I decided to play with rhythm in the principles of design. (check out this video that goes in depth about rhythm in visual art) But I thought, what is more human than actually touching the paint? I fingerpainted repeating lines in bold colors to articulate a rhythm. As I started with the red, it was more difficult than I thought to make the lines look the same each time. Go ahead, try it! Then i added the blue intersecting lines starting with a fixed amount of paint on my pinky finger and then stopping once it was all off my hand and on the paper. This gave the image a sense of movement. The blue reminded me of sound waves, hitting the surface strong, then fading as they spread out over time. Then I added some variety with the oozing irregularity of the yellow to attract the eye to the bold area of the painting.
Humans aren’t perfect
The human element couldn’t even escape my artmaking. The tools I was using suggested life, “BioColor,” but oppositely, no need to add human creativity, it’s included! The marketing of this paint shocked me a little as I embarked on this project. The paint takes on life like characteristics in its name “bio.” But in buying it, the creativity “comes in the bottle,” so why bring your own? I bring it up because I think this is often how we see art. We know humans make art, but we think it is only reserved for a select few those “gifted with creativity.” We want to buy something to replace the thousands of hours practicing an art form. Or we give up entirely, thinking art is only something for the “creative.” Let’s challenge that notion! You don’t have to be a professional to be an artist.
And I leave you with this:
“Gentlemen, we will chase perfection, and we will chase it relentlessly, knowing all the while we can never attain it. But along the way, we shall catch excellence.” -Vince Lombardi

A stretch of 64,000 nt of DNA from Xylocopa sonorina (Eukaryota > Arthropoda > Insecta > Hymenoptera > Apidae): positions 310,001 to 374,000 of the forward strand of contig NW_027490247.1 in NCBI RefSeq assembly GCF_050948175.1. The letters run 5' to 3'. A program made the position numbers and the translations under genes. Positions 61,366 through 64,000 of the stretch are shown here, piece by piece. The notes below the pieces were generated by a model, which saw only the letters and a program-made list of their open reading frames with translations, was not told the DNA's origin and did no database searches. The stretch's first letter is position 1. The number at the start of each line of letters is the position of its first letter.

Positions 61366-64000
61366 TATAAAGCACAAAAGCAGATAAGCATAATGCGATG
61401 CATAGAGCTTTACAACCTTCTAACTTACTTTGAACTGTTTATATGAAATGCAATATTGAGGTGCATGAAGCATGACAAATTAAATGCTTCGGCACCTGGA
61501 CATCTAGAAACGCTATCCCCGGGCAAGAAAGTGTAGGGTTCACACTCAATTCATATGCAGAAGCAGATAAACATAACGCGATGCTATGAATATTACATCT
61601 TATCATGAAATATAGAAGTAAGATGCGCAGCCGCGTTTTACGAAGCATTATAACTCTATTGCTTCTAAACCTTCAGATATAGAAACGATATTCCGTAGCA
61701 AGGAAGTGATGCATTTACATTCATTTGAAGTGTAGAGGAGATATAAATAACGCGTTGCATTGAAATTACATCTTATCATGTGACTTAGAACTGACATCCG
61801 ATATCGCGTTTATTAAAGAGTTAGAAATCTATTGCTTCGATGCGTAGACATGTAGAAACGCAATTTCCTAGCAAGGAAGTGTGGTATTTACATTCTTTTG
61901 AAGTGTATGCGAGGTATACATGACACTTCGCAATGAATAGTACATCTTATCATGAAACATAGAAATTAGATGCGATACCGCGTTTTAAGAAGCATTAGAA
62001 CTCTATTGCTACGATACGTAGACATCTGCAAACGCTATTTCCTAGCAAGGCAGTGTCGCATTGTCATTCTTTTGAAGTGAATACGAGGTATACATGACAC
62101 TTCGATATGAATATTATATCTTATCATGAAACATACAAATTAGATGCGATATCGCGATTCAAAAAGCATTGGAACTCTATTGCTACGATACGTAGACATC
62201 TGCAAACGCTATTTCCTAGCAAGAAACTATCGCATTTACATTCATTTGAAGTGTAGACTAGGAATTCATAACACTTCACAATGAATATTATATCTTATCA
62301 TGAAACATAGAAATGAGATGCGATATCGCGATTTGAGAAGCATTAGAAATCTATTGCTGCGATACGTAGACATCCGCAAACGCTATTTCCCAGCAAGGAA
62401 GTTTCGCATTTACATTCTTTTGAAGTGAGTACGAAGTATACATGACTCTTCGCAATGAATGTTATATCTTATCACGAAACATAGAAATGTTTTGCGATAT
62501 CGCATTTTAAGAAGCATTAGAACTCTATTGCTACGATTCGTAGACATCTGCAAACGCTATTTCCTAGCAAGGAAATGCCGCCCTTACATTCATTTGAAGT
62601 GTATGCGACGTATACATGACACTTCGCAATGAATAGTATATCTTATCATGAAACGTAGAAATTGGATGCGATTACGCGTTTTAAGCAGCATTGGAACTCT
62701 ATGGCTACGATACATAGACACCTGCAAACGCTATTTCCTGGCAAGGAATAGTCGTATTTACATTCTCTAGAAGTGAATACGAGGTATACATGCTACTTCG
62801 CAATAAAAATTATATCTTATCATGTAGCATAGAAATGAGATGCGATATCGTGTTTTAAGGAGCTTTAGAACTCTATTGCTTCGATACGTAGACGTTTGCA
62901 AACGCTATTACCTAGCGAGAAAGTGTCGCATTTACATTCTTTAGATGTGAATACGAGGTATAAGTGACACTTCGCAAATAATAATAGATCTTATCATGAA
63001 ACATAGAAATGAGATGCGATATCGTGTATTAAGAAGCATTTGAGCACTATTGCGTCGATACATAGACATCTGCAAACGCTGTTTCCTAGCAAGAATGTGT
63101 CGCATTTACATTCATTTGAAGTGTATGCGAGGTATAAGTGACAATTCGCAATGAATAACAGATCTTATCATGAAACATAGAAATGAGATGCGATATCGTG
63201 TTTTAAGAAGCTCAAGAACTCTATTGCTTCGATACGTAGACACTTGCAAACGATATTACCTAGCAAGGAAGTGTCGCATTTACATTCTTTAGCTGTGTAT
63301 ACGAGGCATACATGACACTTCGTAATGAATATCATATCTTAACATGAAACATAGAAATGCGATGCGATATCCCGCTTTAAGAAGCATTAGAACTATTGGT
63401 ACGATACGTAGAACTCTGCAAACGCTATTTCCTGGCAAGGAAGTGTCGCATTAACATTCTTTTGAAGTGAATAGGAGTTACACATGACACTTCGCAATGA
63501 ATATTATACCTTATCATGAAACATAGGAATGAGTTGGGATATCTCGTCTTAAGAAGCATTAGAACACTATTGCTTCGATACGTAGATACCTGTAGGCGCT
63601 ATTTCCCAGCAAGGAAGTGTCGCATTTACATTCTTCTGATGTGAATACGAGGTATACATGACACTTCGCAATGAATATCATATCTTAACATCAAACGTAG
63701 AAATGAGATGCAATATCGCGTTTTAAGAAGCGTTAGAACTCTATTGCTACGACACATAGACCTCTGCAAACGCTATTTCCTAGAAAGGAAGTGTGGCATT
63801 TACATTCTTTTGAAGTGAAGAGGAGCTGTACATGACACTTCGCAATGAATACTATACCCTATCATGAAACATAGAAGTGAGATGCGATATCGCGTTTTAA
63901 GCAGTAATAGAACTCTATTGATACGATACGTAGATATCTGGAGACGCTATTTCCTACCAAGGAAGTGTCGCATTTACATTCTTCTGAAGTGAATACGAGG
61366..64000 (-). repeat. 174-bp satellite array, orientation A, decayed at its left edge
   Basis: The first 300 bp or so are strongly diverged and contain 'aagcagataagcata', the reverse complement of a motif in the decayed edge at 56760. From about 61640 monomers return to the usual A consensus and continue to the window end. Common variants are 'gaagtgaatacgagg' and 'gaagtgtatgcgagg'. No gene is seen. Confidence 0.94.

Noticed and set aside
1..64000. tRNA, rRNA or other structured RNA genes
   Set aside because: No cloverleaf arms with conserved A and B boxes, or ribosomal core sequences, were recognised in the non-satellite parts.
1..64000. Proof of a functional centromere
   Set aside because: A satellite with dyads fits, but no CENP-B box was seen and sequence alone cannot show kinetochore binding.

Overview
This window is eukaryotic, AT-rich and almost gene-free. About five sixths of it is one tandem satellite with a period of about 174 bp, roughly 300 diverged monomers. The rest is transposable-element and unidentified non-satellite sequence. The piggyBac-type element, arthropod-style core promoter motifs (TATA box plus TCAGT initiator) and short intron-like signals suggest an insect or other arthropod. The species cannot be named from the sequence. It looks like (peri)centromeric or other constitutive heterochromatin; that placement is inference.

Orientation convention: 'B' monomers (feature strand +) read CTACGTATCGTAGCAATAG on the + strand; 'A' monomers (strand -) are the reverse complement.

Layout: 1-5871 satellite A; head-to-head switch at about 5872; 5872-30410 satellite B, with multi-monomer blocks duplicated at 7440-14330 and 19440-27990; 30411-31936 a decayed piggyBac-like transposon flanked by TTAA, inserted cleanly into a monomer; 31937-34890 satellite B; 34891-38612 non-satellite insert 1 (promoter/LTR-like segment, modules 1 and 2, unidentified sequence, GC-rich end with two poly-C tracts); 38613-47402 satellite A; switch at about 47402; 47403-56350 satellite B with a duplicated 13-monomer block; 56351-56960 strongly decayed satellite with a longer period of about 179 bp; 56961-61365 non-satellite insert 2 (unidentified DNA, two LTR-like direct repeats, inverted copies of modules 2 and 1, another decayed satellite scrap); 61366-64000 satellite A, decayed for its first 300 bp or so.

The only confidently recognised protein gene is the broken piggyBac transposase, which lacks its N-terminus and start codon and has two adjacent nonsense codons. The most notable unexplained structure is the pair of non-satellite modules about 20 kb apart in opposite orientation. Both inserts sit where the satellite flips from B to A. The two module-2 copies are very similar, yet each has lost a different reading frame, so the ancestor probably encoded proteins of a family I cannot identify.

Art isn’t about perfection, it’s about excellence. Excellence reduced to it’s Latin route, to excel. Pursuing perfection excels the art of today into tomorrow.
Beethoven’s 5th, Beyonce’s Single Ladies, Thin Lizzy’s The Boys are Back in Town…
So opens Chicago Shakespeare Theater’s Shakespeare’s Greatest Hits in the Park! The show juxtaposed great scenes from some of Shakespeare’s most popular productions.
I’m using the term “mix tape” to apply to the super rad Shakespeare DJ used in the promotional materials and as a way to touch on the ways the production engages with variety to create overall impact.
Track 1: Mix of Audience
After a short hustle down the lakeshore, the crowd in Loyola park was staggering. Families, people of all ages, lots of cute dogs. Upon walking up, everyone is handed a program and a Shakespeare face fan.
The Shakespeare fans then became a way for the audience to talk back and respond to informal polls. They first asked who was from Rogers Park, raise your fan and then who was here in Loyola Park for the first time. There was some overlap, but a striking number of people had come out to the park for the first time to see this performance. The arts were able to draw people out to connect together as neighbors or fellow Chicagoans all united in the same space– through Blackhawks jokes and all.
What happened next was the most interesting to me. They asked “who’s first time seeing Shakespeare is tonight?” A little less than half of the audience raised their fans. There were a lot of children and families there, but also several adults new to the bard. What about this performance drew them out to experience something new? The approachable marketing with Shakespeare scratching discs at the dj booth? Reputation? Free ticket price? It is hard to say. But what a great sampler platter to get a taste of Shakespeare and a triumph for community engagement.